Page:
Desai, J. - (1.)The questions, which are referred to us on this reference, arise out of the transaction of the supply of printed posters by the petitioners to their customers. The petitioners are dealers in stationery materials and publicity printers. They have no printing press of their own and get the printing work relating to the order received by them by other printing presses. The petitioners received orders from their customers for the supply of publicity posters. The petitioners were to supply the paper for the posters. They were also to prepare the designs for the printing according to the instructions of their customers and had to get the printing work done on the posters, which they got executed by other printing presses after paying the charges for the work done. The petitioners issued to the customers separate bills in respect of each of their orders for posters : one for the sale of the paper required for the posters and the other for charges for work, labour and skill. In the relevant assessment period in the present case, the petitioners had collected form their customers, apart from the price of the paper supplied, a total amount of Rs. 34,126-15-0 for work and labour charges which also included charges for their skill. At the time of the assessment, the petitioners contended that the said amount of Rs. 34,126-15-0 could not be included in their turnover liable to tax since it did not constitute the price of goods sold by them. This contention was not accepted by the Sales Tax Officer. In his view that petitioners had sold ready-made posters and the entire amount which they had charged to their customers which included the price of the paper, work and labour charges, constituted the price of the completed posters, which were sold by the petitioners. The petitioners went in revision to the Additional Collector to Sales Tax who upheld the decision of the Sales Tax Officer. According to him the separate bills which the petitioners had given to this customers, one for the paper and the other for the printing charges, were prepared by them simultaneously either at the time of the supply of the printed posters or thereafter and in his view it was an attempt on the part of the petitioners to disguise the real nature of the transaction. The confirmatory letters which the petitioners had produced in support of their case were ignored by him on the ground that they had no evidentiary value. He found that the printers' bills which had been submitted by the printers for the printing work done by them to the petitioners showed that the printing work was done on the paper, which vested in the petitioners and not in the customers of the petitioners. This showed, according to the Additional Collector, that the property in the papers had not passed to the customers before the printing was done on the paper. He pointed out that no stock book was maintained by the petitioners and although it was stated on behalf off the petitioners that paper was supplied to the printers under delivery challans no such challans had been produced by them. In the view of the Additional Collector, therefore, it was not conclusively proved by the petitioners that they had first supplied the paper to the customers and that thereafter they had undertaken to get the designs printed thereon and they, thereafter, were not entitled to have the amount of Rs. 34,126-15-0 excluded from the turnover. The petitioners then took the matter before the Sales Tax Tribunal in a revision. The view of the Tribunal was that the petitioners were unable to show that there were initially two separate contracts for appear and printing and since the petitioners had failed to produce any material to show that there were initially separate contracts for the supply of paper and for the printing work, they were not entitled to claim the exclusion of the amount of Rs. 34,156-15-0 from their turnover. Thereafter at the instance of the petitioners, the Tribunal drew up a statement of case and referred to this Court the following three questions :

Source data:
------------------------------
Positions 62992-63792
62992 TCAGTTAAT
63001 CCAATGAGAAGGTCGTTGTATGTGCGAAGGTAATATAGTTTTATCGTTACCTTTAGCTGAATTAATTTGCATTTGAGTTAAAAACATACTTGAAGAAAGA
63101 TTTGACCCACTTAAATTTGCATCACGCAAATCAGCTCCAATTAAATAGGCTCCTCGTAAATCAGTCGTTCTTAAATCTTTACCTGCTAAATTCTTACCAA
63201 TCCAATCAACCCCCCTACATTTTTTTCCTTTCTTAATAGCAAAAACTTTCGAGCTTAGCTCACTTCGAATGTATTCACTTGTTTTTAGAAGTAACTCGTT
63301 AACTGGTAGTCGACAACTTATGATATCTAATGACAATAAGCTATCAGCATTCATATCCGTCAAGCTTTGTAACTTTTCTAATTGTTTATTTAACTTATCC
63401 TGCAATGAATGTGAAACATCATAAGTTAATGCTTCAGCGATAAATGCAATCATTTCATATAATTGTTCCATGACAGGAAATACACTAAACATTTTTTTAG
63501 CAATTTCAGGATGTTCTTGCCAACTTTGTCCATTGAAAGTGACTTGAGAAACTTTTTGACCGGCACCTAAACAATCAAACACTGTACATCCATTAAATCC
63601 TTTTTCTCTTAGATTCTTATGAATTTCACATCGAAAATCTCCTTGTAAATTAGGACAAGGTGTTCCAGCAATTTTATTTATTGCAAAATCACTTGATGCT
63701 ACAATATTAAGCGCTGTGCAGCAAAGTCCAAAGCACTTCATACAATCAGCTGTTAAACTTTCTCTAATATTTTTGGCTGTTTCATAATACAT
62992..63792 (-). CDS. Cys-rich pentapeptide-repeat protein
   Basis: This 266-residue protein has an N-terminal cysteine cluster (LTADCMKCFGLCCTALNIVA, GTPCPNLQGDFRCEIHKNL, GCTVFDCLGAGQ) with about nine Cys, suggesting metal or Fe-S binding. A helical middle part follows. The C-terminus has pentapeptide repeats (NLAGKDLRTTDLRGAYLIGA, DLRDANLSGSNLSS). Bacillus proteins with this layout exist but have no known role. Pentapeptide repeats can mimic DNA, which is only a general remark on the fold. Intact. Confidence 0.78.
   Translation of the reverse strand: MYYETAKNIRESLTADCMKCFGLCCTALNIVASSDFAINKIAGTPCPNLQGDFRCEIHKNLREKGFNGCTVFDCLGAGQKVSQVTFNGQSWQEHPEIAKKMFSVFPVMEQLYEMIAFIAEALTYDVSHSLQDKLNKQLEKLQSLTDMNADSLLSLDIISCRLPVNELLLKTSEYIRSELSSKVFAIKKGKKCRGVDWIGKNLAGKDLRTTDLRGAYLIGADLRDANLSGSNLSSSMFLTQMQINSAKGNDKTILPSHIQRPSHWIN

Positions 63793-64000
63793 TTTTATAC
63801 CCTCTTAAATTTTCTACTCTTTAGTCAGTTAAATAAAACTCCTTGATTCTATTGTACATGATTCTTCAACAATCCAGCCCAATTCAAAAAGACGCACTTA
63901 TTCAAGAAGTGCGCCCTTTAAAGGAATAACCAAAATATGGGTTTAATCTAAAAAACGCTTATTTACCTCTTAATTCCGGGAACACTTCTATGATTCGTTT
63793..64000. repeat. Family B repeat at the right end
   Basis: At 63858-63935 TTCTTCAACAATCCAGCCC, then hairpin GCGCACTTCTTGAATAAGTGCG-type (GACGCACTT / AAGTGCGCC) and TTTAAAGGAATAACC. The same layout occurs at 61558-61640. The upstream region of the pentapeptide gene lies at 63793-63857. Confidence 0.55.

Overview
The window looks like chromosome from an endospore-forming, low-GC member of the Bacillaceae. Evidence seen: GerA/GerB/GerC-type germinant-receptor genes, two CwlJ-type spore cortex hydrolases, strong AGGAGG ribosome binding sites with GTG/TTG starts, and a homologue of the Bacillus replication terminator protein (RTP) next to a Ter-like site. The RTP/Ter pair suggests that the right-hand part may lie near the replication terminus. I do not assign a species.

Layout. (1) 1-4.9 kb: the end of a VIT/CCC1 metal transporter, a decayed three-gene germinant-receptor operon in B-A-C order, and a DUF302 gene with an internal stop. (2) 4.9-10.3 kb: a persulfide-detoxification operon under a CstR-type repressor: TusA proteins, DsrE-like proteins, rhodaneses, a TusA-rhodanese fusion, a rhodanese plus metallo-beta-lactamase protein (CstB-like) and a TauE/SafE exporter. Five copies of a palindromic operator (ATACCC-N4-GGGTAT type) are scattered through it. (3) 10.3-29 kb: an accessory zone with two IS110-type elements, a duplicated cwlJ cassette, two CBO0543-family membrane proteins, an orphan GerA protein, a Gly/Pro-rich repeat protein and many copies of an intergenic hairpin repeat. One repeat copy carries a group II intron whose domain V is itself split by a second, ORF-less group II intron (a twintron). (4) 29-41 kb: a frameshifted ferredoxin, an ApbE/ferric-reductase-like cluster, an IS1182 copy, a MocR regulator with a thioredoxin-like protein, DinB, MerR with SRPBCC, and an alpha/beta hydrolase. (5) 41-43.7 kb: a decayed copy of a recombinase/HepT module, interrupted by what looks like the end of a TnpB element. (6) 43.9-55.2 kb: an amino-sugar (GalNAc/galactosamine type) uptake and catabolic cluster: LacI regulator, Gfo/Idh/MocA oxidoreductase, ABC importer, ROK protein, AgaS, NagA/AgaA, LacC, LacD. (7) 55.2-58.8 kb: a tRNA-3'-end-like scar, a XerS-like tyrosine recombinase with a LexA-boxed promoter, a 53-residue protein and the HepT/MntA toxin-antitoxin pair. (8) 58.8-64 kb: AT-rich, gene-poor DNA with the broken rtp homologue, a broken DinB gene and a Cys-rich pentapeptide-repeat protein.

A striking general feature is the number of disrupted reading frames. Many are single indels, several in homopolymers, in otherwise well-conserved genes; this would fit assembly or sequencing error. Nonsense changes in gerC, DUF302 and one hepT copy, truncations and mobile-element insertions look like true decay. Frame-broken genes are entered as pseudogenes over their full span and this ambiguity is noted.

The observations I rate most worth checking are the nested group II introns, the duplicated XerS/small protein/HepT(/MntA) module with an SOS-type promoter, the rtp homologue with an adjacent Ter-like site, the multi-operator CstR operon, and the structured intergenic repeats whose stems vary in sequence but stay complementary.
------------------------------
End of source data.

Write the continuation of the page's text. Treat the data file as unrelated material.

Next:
(1) Whether on the facts and circumstances of the case the charges amounting to Rs. 34,126-15-0 received by the applicants have been rightly treated as sale price and included in the taxable turnover of the applicants ? (2) Whether the supply of paper and the contract of printing constitute one or two separate contract transactions ? (3) What should be the sum which should be taken as the correct turnover for the purpose of the sales tax under the circumstances ?